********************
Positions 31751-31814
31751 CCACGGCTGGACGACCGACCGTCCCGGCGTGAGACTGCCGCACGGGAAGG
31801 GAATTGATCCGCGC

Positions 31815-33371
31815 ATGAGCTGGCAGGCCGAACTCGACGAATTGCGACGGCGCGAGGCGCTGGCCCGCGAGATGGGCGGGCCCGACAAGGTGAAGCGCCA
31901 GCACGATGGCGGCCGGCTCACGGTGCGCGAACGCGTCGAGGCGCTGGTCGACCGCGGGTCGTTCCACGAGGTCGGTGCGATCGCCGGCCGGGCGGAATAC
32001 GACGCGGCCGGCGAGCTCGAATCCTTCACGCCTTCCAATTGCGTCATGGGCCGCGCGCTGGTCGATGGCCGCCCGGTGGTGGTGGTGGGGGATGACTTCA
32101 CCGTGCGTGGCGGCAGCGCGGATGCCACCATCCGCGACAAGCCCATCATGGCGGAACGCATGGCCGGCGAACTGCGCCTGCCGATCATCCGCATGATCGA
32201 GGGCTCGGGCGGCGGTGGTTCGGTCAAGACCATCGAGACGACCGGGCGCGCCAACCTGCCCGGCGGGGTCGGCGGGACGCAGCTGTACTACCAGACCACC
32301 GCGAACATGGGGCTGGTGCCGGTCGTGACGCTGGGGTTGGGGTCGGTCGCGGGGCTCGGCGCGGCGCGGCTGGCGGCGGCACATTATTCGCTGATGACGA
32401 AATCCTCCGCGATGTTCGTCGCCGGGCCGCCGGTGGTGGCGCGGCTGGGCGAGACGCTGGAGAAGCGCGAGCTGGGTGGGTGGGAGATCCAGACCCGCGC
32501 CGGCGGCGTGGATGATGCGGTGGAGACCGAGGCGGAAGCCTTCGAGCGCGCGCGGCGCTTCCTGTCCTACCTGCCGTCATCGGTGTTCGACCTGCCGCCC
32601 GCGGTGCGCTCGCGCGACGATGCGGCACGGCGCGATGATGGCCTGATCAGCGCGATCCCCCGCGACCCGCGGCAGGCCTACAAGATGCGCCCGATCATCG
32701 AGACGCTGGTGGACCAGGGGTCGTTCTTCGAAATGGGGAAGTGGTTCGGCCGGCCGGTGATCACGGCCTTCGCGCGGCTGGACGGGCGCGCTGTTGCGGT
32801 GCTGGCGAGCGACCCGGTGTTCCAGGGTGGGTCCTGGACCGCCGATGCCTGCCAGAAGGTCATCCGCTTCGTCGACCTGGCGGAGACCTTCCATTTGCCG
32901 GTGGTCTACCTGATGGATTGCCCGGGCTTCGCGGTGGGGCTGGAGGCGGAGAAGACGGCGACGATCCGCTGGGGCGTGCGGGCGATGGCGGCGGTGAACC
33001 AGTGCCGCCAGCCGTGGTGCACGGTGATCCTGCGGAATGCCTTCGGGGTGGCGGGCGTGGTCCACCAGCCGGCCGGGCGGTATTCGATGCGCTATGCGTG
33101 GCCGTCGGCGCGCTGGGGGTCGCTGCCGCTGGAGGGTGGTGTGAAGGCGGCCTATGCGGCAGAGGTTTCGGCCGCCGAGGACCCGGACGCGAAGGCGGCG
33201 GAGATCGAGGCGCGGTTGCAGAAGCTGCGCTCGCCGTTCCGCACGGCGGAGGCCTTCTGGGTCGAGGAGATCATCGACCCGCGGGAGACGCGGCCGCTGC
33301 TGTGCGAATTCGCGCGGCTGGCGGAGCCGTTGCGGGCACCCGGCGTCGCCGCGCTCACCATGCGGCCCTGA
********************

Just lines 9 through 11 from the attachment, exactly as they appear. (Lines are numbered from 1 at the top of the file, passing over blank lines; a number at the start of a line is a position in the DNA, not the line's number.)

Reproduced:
32201 GGGCTCGGGCGGCGGTGGTTCGGTCAAGACCATCGAGACGACCGGGCGCGCCAACCTGCCCGGCGGGGTCGGCGGGACGCAGCTGTACTACCAGACCACC
32301 GCGAACATGGGGCTGGTGCCGGTCGTGACGCTGGGGTTGGGGTCGGTCGCGGGGCTCGGCGCGGCGCGGCTGGCGGCGGCACATTATTCGCTGATGACGA
32401 AATCCTCCGCGATGTTCGTCGCCGGGCCGCCGGTGGTGGCGCGGCTGGGCGAGACGCTGGAGAAGCGCGAGCTGGGTGGGTGGGAGATCCAGACCCGCGC